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Blue Mountain

[ Roud 10861 ; Ballad Index FCW088 ; DT BLUMTNAZ ; Mudcat 107179 ; Judge Fred W. Keller, ca. 1918]

Finest Kind sang Blue Mountain on their 1996 album Lost in a Song. They noted:

This lovely old western song, learned by Ann [Downey] in Salt Lake City, was written by Fred Keller who cowboyed and practised law in Monticello, Utah, during the 1920s.

Blue Mountain is at the edge of a high, isolated range between the Dolores River of Colorado and the Colorado River of Utah. On the bare slope is a growth of spruce trees that from a distance looks like the outline of a horse’s head. It has been a landmark for the inhabitants on this remote region since the early days.

Keller wrote Blue Mountain for an Old Timer’s event commemorating local characters and their way of life. The song became an area favourite and was sung at parties thrown for young men going off to serve in the Second World War. It has recently attracted an audience much farther afield.

The song can be found in Hal Cannon’s great little book Old Time Cowboy Songs (Gibbs Smith Publishing). Ann’s version adds Buck Ramsey’s last verse with its Texas punchline.

Norma Waterson went country with Blue Mountain in 2002 on Blue Murder’s album No One Stands Alone. This video shows Norma Waterson singing it, accompanied by Martin Carthy and Chris Parkinson, at the Royal Oak, Lewes, on 18 March 2010:

Nick Dow sang Blue Mountain in 2011 on his album My Love You’ve Won to Keep. He noted:

Written by Judge Fred Keller just after the first world war. There is so much going on in the song that I could write a book, briefly:—Blue Mountain is Horsehead Mountain in Utah; Zapatiro is the local shoemaker and part time Sheriff; Mon’s store was broken into by a drunken cattle drover who stole a roll of calico; Slicks saved his money and married a ‘respectable girl’ who promptly stole the lot, and he has been trying to find her and the money ever since; Ev, on the old chuck line, is Evelyn Adams who was a renowned cook and looked after the drovers.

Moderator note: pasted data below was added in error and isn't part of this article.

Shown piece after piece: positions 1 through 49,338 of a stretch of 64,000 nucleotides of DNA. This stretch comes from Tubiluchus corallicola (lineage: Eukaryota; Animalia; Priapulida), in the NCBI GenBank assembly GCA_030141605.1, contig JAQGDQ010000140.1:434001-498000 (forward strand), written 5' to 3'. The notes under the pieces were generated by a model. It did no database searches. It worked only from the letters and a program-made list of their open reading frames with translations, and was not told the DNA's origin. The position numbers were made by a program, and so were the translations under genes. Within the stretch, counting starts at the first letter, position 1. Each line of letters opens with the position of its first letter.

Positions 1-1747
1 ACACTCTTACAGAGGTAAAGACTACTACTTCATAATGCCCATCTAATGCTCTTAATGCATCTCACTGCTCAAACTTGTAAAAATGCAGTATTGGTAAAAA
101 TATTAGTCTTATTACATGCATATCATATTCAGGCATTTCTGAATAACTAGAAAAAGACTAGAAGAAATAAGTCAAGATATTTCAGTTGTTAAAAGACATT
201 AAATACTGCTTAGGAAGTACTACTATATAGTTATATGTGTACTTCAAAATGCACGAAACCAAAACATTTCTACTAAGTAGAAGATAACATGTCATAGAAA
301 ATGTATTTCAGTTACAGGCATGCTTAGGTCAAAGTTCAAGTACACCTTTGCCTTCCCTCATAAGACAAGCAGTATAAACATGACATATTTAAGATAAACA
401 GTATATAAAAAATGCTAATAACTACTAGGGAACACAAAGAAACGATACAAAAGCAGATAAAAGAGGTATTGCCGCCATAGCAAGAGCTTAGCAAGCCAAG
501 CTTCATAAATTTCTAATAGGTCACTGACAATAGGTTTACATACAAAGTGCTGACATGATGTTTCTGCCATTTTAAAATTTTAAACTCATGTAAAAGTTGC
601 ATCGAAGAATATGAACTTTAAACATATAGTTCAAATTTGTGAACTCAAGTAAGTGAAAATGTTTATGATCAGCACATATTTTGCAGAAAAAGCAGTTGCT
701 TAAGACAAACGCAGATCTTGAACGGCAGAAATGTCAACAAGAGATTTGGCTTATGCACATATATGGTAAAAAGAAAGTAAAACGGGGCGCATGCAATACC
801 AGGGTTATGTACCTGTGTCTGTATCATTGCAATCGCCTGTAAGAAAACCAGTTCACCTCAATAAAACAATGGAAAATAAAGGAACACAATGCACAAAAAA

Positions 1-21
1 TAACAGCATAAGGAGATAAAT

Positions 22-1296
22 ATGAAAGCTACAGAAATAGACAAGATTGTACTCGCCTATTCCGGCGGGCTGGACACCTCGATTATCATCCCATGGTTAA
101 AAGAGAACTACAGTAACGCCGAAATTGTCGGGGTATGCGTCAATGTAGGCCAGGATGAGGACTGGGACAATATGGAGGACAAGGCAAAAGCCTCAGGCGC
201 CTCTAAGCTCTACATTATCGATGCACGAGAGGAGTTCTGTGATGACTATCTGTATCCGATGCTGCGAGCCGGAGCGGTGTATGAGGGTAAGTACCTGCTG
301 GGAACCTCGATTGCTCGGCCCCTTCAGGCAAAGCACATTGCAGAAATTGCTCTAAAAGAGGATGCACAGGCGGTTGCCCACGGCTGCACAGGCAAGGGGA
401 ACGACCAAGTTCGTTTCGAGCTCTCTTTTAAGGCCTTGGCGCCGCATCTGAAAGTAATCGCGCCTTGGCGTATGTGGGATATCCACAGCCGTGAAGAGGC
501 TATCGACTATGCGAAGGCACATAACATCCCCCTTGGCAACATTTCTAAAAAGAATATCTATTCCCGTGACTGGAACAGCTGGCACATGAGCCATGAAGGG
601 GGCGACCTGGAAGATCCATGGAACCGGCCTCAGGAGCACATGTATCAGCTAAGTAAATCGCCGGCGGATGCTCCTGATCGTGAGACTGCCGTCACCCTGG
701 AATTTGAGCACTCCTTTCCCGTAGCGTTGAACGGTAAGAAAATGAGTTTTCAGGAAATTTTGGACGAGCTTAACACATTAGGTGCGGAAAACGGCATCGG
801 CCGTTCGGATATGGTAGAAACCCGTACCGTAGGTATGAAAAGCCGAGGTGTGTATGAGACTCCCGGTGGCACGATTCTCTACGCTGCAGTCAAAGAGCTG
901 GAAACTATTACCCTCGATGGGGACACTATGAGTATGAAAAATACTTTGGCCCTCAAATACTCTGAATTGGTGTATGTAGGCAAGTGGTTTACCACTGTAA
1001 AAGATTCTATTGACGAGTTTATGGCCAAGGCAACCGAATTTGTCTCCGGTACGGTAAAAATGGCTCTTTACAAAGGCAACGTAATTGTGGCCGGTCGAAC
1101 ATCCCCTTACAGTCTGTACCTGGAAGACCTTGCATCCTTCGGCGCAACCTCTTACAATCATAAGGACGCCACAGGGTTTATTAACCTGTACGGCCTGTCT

Fred Keller left his law practice to fight in the first world war and never returned, choosing to live a simple open air life to purge the horrors of the war.

Taught to me face to face by Jodie Stecher in the 1970s. The song is becoming a bit of a hit for me.

Note: Terry Gilkyson and the Easy Riders’ Blue Mountain (“Blue Mountain where I dwell…”), written by them and recorded in 1958 for Columbia Records, is quite another song with just the same title.


Norma Watersons sings Blue Mountain

I was born and raised in Texas
My past you must not know
For to seek a refuge from the law
Where the sage and the pinions grow

Chorus (after each verse):
Blue Mountain you’re azure deep
Blue Mountain your side’s so steep
Blue Mountain with a horse head on your side
My love you’ve won to keep

Well the brand ‘LC’ I ride
And sleeper calves on the side
I’ll own the hipside and shoulder before I get older
Zapitaro don’t you tan my hide

Well I chummed up with Latico Gordon
And we drink at the Blue Goose Saloon
And we danced all night with the Mormon gals
And ride home by the light of the moon

Well I trade down at Mon’s old store
There’s bullet holes in his front door
And his calico treasure my pony can measure
When I’m drunken and feeling sore

In the summer they say that it’s fine
When those wintry winds I don’t mind
But tell me, dear brother, if you want a mother
While there’s Ev on the old chuck line.